The most democratical asset

There’s something we all have. Each and every one of us, no matter where we live, our social status, skin color, or our finances. And that something is time. All of us, no matter how different our lives might be, share the same 24 hours a day, seven days a week. Or, how a good friend once told me, Beyonce’s day has also 24 hours, it’s all in how you use those hours.

And that was the point where I’ve clicked. I’ve never been an organized person, to begin with. My discipline was limited at Don’t miss the deadline. but I’ve never understood the people who got their whole days and weeks scheduled and planned. I mean… Why?

But one day came, and I discovered that behind all this is a simple answer, coming from another woman that’s dear to me: we need to be this organized because our minds are chaotic enough. And there it was, my simple, yet never really thought about it that way answer.

 Turning into an organized person is a whole journey. For me, at least. Personally, I wouldn’t be able to try and do this if I’d feel mentally unstable. Because it might be true that all of us have 24 hours every day, but what are we able to do with those hours is conditioned by a lot of factors.

Being diagnosed with a chronic illness or having mental health issues are two of the factors with the biggest impact on our time management. That’s why trying to become a better manager of your time in difficult times for your mental health will always fail.

And it’s not necessarily something about you. It’s about learning to cope with a condition that will impact everything: your priorities, your way, your pace of doing things, the way you manage your time, resources, and relationships. That’s why our journeys are so, so different, despite having the same amount of time.

It can be just as tough even if you’re not being affected by any medical condition, but you’re suffering because of instability. It might be caused by your job, or maybe your finances, your personal life, or even all at once. The main thing to be understood is that one can’t become an organized person in times dominated by uncertainty. And this has another reason that sounds so stupid that it’s actually true. Becoming an organized individual is a huge energy consumer. Huge. Especially if you’ve been used to roam around chaotically and get everything done, eventually.

This is something hitting me like…every two days. I look to my Excel sheet, I re-read the things I’ve said I’m going to do that day, and I’m just sitting there, like… No, I can’t do this. What on earth was on my mind when I got myself in it?

But then I just go, take a deep breath and do the things. Because I know how it used to be when I’ve lived in a chaotic loop. And maybe I can do better.

Because time is like money, it has to be budgeted. The big difference between the two is that not everyone has the same amount of money, but everyone has the same amount of time. Budgeting that universal amount of time, though, that’s a really personal job.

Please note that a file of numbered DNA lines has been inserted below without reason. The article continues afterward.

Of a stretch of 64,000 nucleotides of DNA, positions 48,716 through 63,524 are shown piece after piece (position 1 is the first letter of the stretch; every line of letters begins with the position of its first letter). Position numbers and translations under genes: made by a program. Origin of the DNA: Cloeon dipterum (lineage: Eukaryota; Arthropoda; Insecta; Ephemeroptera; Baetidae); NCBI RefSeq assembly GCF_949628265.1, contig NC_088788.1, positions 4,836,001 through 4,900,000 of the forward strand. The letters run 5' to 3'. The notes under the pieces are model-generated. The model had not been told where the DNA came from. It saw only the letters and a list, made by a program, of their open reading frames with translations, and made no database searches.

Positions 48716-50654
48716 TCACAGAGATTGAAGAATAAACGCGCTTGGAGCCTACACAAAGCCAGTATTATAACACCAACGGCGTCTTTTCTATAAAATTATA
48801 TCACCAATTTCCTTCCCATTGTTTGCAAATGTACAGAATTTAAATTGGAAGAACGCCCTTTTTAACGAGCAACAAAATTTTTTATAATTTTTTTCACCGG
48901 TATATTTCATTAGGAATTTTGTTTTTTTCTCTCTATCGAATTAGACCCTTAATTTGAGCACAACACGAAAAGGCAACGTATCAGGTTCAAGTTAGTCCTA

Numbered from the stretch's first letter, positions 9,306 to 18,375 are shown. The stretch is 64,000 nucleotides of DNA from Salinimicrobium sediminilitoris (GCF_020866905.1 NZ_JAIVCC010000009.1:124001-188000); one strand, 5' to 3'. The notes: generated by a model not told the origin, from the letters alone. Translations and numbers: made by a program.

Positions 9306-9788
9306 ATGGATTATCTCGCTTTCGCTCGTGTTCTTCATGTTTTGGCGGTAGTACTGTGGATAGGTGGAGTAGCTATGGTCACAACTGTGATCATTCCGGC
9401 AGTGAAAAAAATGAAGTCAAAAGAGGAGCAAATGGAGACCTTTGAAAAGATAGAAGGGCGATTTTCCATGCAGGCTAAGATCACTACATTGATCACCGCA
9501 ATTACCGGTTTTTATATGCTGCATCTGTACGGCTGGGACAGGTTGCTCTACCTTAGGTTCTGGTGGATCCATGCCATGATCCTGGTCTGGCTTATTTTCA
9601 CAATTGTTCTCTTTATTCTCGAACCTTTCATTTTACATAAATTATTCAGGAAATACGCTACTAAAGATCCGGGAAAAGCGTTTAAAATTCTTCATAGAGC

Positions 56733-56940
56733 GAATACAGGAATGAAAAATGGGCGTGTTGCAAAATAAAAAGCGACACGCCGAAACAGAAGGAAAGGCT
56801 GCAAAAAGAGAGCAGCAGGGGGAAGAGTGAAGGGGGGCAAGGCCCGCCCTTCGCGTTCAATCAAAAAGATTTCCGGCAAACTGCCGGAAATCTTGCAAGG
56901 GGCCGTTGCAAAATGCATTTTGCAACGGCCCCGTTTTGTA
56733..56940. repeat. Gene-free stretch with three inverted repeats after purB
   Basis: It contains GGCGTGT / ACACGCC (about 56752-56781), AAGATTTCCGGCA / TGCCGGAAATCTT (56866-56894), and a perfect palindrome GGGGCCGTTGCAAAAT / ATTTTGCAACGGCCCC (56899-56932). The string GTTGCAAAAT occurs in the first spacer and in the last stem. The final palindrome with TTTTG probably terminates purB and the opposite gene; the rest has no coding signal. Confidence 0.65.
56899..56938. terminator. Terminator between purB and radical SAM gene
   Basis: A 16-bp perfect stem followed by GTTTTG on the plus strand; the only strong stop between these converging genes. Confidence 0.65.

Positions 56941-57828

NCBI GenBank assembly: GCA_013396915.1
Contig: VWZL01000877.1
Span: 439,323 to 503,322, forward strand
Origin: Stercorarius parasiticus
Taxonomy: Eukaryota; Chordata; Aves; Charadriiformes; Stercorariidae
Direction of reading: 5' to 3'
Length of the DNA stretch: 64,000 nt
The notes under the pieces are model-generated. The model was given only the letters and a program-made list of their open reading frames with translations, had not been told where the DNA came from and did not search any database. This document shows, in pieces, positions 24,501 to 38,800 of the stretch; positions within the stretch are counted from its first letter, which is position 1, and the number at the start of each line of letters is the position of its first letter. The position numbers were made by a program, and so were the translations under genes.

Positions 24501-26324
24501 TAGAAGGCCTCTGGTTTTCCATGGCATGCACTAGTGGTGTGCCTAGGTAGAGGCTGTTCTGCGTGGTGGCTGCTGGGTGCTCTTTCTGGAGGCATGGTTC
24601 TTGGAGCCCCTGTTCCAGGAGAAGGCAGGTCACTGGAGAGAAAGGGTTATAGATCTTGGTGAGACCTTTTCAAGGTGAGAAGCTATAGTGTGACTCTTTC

It’s personal because it takes a lot of discipline and will often force you to do uncomfortable things. Like going to bed earlier than you like to. But learning how to budget your time will also bring you good things. Like getting things done, the satisfaction that comes from getting those things done, and actual progress. Or like avoiding the burn-out. Because it won’t take you more than a week or two to test and see how many things you can put on your plate and keep them together. And knowing how much is too much for you is one of the most important things you need to know.

I know it’s this trend, to talk about self-care all over the Internet. And it is a really, really important thing, to take good care of yourself. But this is rarely all about taking long baths or buying pretty things. It is more about doing those uncomfortable things we keep postponing, even if we know those are the right things to do. Maybe being more careful with our money, or maybe our time. Organizing our wardrobe, or maybe eating cleaner. Going to sleep earlier, or maybe give up on that toxic job/environment we’re spending so much time on. But all these start with a small step, which often is called being honest with yourself. With the understanding of the fact that what we’ll do today will impact the person, we’ll be tomorrow. That you deserve a life with continuously high quality. And this is why, even though it is such a personal path to walk, you’ll never be able to walk it all alone. Getting yourself an accountability partner is the best thing you can do. Just make sure you trust that person and that their intentions on you aren’t evil. Because dealing with all the discomfort this kind of journey will bring isn’t easy. Not when you come from a place where you had to dive into the chaos to resist. But it is worth it, and getting to be in control when it comes to your time is a powerful move. It is self-love and self-care. And it totally is something you deserve to know how it feels like.

Work hard, dream harder

I was reading an article in a magazine about the emotional work, and it remained with me. Even if the main ideas were about how women tend to do more emotional work, and for free, the simple thing of seeing the emotional help we tend to offer as work brought me an idea worth reflecting upon.

I have always been a giver. I tend to run away from my problems by helping others solve theirs. And I’ve never thought about what I was doing as if it was some kind of work.